Fitness trackers that use GPS collect a lot of data about your movements. Just like your smartphones and Google Maps, they know where you've been, when, and how long you stayed.
Generally, this is fine. People have come to accept that corporations have a large amount of data about them, and try not to worry about it too much. It's not like you're trying to hide military secrets, after all.
Wait, some people are actually supposed to hide military secrets. The military, for example. Over the weekend their data has been leaked by an unlikely source – a jogging app called Strava.
It's even revealed information from within the NSA and Area 51.
Strava has released a heat map of the world, with a whopping 13 trillion GPS locations showing where their users (the ones that allow data-sharing) have been.
Unfortunately, it seems a lot of US military personnel have not turned off data sharing, leading people to locate military bases with no real effort whatsoever.
The data can be accessed by literally anybody with Internet. While the locations of military bases can be seen through Google Maps, these are often blurred out in order to protect classified information. Here, however, you can quite clearly see human activity routes, even in places that supposedly aren't inhabited.
An ex-infantry officer is concerned that the data from this app appears to even show supply lines.
"Big OPSEC and PERSEC fail," Nick Waters, who identified several military bases using the map. "Patrol routes, isolated patrol bases, lots of stuff that could be turned into actionable intelligence."
Others say they were able to identify shipping routes to and from military bases, and worried that if you were so inclined you could exploit extremely simple vulnerabilities in Strava's system. Simply by changing the URL, they appear to have been able to track an individual's path as they go on their morning run.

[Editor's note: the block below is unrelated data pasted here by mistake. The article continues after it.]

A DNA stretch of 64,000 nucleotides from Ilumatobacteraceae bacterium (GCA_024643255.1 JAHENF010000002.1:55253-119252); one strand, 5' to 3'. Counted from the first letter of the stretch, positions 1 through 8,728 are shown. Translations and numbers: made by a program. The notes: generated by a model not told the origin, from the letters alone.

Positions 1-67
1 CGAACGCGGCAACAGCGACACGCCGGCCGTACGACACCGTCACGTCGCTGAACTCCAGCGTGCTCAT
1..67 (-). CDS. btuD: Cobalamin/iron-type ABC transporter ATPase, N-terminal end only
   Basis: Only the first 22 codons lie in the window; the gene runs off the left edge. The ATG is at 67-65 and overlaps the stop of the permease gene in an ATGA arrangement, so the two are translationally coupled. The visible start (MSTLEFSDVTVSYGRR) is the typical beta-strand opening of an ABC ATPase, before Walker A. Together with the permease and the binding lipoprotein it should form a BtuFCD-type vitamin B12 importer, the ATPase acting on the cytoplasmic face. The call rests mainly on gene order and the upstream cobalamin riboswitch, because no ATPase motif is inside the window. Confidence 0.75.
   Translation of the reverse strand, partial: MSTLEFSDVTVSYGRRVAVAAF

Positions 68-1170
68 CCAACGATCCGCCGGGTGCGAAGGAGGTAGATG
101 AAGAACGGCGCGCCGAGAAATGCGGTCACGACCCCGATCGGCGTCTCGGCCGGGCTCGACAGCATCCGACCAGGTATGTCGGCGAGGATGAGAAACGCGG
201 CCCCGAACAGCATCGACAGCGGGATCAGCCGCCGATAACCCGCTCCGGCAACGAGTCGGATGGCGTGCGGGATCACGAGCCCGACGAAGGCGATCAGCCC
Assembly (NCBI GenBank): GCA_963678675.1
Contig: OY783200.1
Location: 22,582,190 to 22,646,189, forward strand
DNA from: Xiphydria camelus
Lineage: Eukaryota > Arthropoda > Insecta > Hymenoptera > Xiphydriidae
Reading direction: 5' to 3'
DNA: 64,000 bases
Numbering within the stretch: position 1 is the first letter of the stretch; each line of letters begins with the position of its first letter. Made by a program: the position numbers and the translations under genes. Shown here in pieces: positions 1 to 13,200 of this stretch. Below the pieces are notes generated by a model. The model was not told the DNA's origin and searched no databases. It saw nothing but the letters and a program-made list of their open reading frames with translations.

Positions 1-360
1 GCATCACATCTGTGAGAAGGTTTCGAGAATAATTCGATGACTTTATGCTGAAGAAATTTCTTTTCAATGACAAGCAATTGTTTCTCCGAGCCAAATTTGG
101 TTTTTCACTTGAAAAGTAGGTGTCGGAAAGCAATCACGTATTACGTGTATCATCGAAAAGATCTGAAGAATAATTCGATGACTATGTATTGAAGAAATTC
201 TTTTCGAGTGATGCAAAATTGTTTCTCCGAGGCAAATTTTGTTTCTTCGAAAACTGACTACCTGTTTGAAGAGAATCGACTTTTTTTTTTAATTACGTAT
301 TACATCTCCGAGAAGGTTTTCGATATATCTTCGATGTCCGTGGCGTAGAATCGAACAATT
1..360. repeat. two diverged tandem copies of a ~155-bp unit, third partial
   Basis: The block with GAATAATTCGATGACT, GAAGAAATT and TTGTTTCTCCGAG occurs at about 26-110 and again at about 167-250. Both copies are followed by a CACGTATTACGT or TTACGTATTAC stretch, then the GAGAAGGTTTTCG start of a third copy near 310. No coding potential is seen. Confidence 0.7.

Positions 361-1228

Which is fine if they went off to the shops for some milk, but less ok if they were popping off to a military base to resupply with grenades. Even if they aren't doing anything secret, soldiers have been using the app on a regular basis, leaving a lot of data available to potential enemies.
It's not just the US military who failed to turn off their fitness trackers though. In the UK, staff appear to be using the app as they stroll around a nuclear weapons base.
It appears this was done against the strict instructions of their employers.
One final irony shows that the app has been used regularly inside the National Security Agency.
Concerned citizens on Twitter have highlighted the vulnerabilities of the system, but Strava has not yet taken it down. It's likely they'll be quick to take down the information when the world's military leaders get in touch for a quiet chat.
In the meantime, if you're working in a potentially sensitive area that requires secrecy and discretion (hello, Area 51), we advise you to turn off your data immediately.